27. Roger,

    I appreciate every thing you wrote in response and I know anecdotal evidence counts for squat. I can’t dismiss my and others’ experiences and observations though. And wow, that was quite a list of state emplaced obstacles and abuses you offered in your last comment for the “poor” to overcome. I was of course aware of them and many others.

    So the state sets up most of the obstacles that keep so many people locked in poverty and then runs the programs that are supposed to alleviate the suffering that they’ve, in large part, helped create? There is something seriously twisted about that.

    I’m not trying to be prickly about this but I think I do appreciate what the “poor” face as I come from about as poor a background as you would expect to find in the U.S. – think white, southern, rural; not the same issues as those faced by an inner city black youth just a whole list of other issues. A friend has tried to argue with me that it’s all about human capital (the support, education and experiences that I lucked into – especially as a white male). But then how to account for the fact that out of four siblings, two of us (one male, one female) pulled ourselves out of poverty and and two remain mired in it? That’s the mystery of poverty to me, especially in the U.S.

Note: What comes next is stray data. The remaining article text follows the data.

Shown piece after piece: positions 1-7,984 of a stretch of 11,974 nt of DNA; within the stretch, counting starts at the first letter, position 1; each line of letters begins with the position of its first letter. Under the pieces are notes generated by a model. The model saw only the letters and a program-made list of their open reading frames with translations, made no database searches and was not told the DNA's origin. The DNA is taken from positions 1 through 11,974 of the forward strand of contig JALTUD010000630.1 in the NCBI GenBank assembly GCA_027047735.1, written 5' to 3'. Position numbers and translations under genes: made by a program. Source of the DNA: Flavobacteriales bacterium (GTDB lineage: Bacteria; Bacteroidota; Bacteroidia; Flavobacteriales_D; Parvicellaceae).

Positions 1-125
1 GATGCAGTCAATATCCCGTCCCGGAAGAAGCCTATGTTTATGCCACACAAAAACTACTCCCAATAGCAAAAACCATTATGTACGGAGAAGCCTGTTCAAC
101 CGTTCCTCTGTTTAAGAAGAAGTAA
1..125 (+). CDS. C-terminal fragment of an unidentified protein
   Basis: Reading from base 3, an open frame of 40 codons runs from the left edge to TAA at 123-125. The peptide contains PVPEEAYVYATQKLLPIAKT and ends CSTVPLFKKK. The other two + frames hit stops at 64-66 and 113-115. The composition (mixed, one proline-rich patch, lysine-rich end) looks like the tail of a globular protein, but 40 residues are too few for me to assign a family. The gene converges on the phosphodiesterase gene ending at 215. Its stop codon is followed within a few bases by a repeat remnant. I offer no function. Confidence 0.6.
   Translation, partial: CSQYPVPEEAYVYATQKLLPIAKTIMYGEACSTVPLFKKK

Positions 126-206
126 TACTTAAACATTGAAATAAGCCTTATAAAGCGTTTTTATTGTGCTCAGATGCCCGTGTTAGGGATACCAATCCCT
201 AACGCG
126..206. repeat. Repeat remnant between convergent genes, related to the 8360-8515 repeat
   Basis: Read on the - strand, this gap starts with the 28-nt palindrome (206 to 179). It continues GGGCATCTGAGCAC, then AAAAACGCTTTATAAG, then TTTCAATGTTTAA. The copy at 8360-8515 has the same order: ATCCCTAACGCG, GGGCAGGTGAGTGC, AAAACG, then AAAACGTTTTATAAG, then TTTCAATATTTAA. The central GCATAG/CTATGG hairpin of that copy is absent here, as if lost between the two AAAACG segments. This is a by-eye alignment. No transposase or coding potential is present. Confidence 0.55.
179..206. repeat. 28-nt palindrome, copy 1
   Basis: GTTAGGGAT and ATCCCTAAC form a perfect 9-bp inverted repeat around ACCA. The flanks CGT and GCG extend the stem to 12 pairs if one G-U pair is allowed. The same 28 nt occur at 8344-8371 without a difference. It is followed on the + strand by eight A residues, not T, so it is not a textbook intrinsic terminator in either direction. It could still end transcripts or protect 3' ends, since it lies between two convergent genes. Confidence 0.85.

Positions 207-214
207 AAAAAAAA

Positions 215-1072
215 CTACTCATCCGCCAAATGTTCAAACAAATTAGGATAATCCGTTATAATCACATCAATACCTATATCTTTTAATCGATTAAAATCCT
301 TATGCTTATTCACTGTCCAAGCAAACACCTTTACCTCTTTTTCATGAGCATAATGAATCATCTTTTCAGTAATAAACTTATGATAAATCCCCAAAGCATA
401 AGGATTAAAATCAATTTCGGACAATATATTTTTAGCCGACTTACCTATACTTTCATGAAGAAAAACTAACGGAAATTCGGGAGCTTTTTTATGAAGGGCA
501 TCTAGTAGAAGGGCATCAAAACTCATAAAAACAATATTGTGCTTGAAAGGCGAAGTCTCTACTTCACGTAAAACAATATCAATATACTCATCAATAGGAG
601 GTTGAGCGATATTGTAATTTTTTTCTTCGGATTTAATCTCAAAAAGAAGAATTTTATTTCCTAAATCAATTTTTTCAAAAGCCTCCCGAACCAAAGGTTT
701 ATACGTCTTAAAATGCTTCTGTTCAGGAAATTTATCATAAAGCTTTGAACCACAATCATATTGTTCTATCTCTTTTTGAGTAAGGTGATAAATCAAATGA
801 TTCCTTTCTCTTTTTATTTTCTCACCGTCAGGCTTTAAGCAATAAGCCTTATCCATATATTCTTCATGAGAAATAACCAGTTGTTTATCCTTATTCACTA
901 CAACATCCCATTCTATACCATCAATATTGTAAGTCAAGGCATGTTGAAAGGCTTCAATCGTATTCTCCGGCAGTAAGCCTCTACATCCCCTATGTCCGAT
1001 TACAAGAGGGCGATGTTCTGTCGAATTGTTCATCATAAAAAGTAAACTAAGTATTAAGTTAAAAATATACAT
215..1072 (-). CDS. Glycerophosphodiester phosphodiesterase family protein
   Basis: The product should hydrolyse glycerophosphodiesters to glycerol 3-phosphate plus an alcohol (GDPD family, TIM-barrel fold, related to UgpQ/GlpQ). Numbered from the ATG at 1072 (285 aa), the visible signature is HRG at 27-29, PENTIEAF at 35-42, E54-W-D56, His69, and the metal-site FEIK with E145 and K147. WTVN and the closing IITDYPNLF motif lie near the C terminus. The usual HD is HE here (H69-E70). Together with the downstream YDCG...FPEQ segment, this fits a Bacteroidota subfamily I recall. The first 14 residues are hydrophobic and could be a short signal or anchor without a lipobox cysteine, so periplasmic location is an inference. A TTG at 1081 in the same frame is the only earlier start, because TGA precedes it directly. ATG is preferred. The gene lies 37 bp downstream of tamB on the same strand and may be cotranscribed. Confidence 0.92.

28. RickC:

    I hope I’m not being totally obtuse, but I didn’t get the sense of your remark “There is something seriously twisted about that.” What’s twisted? Is it the fact that our political system squashes the poor with one hand and lifts them up (a little) with the other? If that’s what you meant, what is your read on which is more important, the squashing hand or the lifting hand?

  29. Personally, I think they hand they pretend to lift with also squishes. Consider Walter Williams’ argument in The State Against Blacks.